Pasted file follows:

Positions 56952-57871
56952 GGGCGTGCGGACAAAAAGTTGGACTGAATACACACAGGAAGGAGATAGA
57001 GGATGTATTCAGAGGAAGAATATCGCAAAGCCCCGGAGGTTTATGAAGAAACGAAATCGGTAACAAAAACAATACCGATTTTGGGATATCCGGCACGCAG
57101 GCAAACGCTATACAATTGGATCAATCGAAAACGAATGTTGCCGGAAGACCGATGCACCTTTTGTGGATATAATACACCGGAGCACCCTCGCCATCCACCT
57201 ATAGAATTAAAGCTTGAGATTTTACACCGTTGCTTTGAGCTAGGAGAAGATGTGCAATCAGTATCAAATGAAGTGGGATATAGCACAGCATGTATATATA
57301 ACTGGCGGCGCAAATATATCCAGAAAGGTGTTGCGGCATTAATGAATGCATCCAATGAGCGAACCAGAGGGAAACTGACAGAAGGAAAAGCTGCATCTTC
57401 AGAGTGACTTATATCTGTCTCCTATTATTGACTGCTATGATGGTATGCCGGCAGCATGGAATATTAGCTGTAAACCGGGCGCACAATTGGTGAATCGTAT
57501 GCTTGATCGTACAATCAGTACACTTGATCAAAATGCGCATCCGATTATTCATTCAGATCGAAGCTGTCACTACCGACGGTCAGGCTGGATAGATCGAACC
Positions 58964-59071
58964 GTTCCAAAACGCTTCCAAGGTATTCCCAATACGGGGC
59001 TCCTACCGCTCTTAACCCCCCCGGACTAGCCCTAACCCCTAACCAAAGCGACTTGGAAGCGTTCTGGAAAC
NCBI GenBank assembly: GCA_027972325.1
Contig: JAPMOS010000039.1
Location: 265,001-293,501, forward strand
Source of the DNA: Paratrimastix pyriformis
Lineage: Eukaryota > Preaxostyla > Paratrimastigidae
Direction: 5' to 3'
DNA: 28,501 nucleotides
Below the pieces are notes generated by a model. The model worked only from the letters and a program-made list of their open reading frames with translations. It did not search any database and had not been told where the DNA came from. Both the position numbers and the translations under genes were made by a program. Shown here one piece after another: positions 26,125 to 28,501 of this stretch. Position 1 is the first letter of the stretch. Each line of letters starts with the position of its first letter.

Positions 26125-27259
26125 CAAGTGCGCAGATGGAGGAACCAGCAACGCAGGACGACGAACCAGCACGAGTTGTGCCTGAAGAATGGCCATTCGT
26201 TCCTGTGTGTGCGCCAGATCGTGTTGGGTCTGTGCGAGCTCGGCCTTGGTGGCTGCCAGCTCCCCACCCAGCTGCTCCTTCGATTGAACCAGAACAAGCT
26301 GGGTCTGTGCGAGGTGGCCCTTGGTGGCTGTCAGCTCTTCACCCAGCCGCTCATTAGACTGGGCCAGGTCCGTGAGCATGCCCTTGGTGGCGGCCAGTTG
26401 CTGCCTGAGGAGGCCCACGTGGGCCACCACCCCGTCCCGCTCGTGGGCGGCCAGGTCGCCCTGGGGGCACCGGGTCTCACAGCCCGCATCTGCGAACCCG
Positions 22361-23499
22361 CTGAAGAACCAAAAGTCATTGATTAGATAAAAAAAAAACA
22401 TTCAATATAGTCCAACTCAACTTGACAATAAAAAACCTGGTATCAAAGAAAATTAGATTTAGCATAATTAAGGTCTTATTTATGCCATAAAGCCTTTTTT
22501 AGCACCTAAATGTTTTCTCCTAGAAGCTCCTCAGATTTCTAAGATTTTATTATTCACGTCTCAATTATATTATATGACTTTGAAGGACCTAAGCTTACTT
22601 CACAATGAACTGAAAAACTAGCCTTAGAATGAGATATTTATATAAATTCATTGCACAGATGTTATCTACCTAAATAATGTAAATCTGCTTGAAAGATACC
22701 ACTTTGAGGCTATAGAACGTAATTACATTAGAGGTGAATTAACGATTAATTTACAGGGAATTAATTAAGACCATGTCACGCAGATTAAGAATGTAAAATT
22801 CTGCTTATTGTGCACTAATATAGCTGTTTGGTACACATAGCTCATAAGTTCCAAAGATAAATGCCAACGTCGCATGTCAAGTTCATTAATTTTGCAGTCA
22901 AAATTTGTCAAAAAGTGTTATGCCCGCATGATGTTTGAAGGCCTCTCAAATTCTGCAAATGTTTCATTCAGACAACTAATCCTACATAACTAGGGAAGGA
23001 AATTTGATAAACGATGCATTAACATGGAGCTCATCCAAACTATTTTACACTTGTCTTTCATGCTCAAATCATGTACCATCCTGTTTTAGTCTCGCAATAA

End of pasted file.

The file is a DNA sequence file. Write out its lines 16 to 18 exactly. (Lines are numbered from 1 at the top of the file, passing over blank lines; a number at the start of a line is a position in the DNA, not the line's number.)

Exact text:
Lineage: Eukaryota > Preaxostyla > Paratrimastigidae
Direction: 5' to 3'
DNA: 28,501 nucleotides